Introduction -- Literature review -- Chapter One. The divorce of Pompey and Mucia -- Chapter Two: The 'bona dea affair' -- Chapter Three The 'first triumvirate' -- Chapter Four. The 'Vettius affair' -- Chapter Five. Caesar -- Conclusion.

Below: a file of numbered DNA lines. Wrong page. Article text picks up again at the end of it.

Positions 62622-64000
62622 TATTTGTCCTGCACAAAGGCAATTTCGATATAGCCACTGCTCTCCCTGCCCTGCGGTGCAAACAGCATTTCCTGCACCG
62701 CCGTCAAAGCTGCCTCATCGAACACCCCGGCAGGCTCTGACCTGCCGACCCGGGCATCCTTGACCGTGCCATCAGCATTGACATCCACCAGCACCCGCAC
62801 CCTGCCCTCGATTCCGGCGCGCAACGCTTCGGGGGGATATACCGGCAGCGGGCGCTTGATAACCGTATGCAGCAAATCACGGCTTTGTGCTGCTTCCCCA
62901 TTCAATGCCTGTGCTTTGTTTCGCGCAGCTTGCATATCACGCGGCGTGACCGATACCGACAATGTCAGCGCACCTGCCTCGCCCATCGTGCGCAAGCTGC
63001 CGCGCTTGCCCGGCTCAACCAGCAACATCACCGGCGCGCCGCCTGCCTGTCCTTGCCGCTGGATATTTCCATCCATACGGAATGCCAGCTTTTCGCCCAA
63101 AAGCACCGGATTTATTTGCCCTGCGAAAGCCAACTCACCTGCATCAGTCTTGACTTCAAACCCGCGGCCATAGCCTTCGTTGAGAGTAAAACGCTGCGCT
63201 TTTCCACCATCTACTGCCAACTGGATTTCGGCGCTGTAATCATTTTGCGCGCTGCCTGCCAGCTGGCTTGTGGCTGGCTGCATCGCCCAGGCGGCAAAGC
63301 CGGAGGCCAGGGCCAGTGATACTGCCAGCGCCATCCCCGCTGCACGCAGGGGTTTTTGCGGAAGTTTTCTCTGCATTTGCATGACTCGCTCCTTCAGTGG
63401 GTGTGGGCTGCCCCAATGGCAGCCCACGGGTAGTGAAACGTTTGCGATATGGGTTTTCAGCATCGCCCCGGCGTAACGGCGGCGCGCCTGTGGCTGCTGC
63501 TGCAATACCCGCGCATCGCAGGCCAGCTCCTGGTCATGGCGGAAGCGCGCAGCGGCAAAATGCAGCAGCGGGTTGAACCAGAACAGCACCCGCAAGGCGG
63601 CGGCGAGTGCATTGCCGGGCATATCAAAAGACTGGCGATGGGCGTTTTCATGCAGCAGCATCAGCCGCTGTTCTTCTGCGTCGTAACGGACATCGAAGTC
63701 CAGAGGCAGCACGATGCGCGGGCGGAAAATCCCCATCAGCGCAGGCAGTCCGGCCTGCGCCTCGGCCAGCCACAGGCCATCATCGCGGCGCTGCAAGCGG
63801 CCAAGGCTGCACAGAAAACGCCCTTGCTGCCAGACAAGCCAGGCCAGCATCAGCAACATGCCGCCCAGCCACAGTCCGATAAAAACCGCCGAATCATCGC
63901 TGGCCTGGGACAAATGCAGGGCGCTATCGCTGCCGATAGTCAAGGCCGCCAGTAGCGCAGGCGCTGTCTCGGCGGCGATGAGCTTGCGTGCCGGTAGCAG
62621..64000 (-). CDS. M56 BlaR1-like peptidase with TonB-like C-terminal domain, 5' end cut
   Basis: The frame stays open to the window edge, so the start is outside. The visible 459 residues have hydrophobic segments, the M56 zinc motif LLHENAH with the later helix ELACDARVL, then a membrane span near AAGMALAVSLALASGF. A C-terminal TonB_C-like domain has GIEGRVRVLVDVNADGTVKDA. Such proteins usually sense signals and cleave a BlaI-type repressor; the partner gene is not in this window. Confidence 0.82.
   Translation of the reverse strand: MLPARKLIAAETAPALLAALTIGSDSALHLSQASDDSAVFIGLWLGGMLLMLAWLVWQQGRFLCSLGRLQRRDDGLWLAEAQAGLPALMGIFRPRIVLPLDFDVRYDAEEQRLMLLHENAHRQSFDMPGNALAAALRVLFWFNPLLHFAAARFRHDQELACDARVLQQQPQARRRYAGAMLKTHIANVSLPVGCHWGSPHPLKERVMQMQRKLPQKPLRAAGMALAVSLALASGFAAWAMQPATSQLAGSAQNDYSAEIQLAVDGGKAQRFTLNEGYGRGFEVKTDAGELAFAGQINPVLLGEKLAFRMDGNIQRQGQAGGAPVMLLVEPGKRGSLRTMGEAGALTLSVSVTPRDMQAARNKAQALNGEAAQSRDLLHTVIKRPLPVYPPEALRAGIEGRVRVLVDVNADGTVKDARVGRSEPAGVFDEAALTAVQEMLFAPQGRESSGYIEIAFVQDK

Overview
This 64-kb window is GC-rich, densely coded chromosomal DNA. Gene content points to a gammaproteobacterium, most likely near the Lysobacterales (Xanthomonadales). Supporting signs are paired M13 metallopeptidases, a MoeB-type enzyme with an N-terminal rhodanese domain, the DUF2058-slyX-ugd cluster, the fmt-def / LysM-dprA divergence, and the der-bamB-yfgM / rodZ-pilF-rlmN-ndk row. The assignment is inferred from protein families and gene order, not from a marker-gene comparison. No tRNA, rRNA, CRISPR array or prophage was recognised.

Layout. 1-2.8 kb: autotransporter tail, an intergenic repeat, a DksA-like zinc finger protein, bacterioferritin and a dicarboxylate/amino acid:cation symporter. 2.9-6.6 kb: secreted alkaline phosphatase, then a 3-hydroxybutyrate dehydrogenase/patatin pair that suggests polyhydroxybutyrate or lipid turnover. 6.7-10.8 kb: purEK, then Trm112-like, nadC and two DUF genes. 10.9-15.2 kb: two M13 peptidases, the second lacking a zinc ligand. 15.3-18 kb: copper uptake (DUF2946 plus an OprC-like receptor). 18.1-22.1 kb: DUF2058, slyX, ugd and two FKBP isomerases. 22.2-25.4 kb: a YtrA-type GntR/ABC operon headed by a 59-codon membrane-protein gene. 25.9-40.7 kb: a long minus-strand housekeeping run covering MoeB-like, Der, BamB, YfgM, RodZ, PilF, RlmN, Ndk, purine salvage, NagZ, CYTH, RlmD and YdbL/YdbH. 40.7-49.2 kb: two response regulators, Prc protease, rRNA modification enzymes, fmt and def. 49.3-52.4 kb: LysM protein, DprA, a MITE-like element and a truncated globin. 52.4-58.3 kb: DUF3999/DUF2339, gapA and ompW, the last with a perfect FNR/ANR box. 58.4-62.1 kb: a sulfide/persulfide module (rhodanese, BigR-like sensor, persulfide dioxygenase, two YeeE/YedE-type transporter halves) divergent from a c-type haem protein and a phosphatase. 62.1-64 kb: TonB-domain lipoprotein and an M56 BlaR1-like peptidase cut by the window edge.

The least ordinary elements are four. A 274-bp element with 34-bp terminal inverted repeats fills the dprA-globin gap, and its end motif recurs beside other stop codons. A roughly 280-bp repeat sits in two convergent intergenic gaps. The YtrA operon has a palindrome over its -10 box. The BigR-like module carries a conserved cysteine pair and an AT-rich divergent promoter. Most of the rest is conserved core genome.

The historical fictions series Masters of Rome (1990 - 2007) by Dr Colleen McCullough-Robinson is based upon almost two decades of research into the ancient world, depicting the political and military struggles of the first century B.C.E which ultimately transformed the Roman Republic into the military autocracy of the Principate. This thesis is concerned with how the author has recreated some key historical events surrounding the year 60 B.C.E, that year in which Asinius Pollio saw the beginning of the end for the Republic and which Sir Ronald Syme saw as the beginning of the 'Roman Revolution', from the extant ancient evidence and in the context of modern academic scholarship. This study is thus something of a combination between what ancient historians would recognise as traditional source criticism, in examining how McCullough interpreted the ancient sources, and of a reception study, in that the thesis examines a modern literary representation of antiquity. Although this thesis will examine how the ancient evidence and modern scholarship has influenced the representation of the late Roman Republic in the novel Caesar's Women (1996), it is not my intent to merely criticise McCullough's interpretations. Issues of narrative elements such as plot development and characterization will also be addressed for understanding why sources have been interpreted in a particular way. As a conclusion to the thesis, the historiographical significance of McCullough's presentation of history, evoking a Rankean idea of 'the past as it really was', will be examined.